Remember that old joke about “the cat’s on the roof”, and how I last used it about Fukushima to illustrate how they would release misleading info in increments before they’d finally tell us the truth?
Well, last week, we were “only” collecting metadata on phone calls. Now we find out that in a classified briefing, members of Congress were told NSA analysts can listen to domestic phone calls without a warrant. Yep, I’d say the cat’s up on the NSA roof:
The National Security Agency has acknowledged in a new classified briefing that it does not need court authorization to listen to domestic phone calls.
Rep. Jerrold Nadler, a New York Democrat, disclosed this week that during a secret briefing to members of Congress, he was told that the contents of a phone call could be accessed “simply based on an analyst deciding that.”
If the NSA wants “to listen to the phone,” an analyst’s decision is sufficient, without any other legal authorization required, Nadler said he learned. “I was rather startled,” said Nadler, an attorney who serves on the House Judiciary committee.
[pull]Nadler’s disclosure indicates the NSA analysts could also access the contents of Internet communications without going before a court and seeking approval.[/pull]
Not only does this disclosure shed more light on how the NSA’s formidable eavesdropping apparatus works domestically, it suggests the Justice Department has secretly interpreted federal surveillance law to permit thousands of low-ranking analysts to eavesdrop on phone calls.
Because the same legal standards that apply to phone calls also apply to e-mail messages, text messages, and instant messages, Nadler’s disclosure indicates the NSA analysts could also access the contents of Internet communications without going before a court and seeking approval.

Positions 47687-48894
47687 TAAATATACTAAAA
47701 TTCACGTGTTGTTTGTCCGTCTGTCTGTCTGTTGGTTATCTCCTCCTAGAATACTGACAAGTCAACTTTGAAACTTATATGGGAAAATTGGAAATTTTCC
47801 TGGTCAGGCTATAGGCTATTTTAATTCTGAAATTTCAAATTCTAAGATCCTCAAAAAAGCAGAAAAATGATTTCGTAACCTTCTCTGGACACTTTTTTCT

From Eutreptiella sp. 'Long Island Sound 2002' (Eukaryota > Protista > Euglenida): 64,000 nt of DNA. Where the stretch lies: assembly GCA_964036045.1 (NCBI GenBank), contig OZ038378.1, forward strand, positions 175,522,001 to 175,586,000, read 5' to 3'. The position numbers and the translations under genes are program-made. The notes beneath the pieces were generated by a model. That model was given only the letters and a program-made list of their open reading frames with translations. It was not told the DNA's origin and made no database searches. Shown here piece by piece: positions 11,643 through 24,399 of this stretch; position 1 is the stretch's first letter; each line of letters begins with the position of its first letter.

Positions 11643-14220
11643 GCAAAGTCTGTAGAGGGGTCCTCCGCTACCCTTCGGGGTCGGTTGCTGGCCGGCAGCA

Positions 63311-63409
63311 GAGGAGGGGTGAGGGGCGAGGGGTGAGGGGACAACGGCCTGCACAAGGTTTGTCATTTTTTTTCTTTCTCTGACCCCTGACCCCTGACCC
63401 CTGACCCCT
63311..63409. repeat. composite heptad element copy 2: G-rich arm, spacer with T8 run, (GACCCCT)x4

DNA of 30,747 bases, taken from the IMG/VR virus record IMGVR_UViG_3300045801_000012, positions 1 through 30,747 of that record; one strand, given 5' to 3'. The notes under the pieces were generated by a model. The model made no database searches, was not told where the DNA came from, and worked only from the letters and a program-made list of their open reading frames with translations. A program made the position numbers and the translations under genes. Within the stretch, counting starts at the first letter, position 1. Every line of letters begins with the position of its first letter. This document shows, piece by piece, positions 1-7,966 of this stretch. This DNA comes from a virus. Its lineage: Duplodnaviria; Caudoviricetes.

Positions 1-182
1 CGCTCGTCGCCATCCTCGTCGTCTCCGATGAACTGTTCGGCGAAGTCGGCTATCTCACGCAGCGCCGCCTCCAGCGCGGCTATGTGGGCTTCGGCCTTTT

The disclosure appears to confirm some of the allegations made by Edward Snowden, a former NSA infrastructure analyst who leaked classified documents to the Guardian. Snowden said in a video interview that, while not all NSA analysts had this ability, he could from Hawaii “wiretap anyone from you or your accountant to a federal judge to even the president.”
There are serious “constitutional problems” with this approach, says Kurt Opsahl, a senior staff attorney at the Electronic Frontier Foundation who has litigated warrantless wiretapping cases. “It epitomizes the problem of secret laws.”
The NSA yesterday declined to comment to CNET. A representative said Nadler was not immediately available. (This is unrelated to last week’s disclosure that the NSA is currently collecting records of the metadata of all domestic Verizon calls, but not the actual contents of the conversations.)
There’s an awful lot of pushback floating around the intertubes, trying to discredit this story. A C-SPAN video has gone viral in which Nadler asks FBI Director Robert Mueller during last week’s public hearing whether the actual content of a phone call can be accessed without a warrant; Mueller says no. Nadler says that isn’t what he was told in the classified briefing.
Well, this CNET story is about what Nadler, who’s also an attorney, was told in a separate briefing; I’m going to assume he knows the difference. YMMV.
(I talked to Marcy Wheeler, who told me it’s all in the unique definitions of words under the law. More to follow.)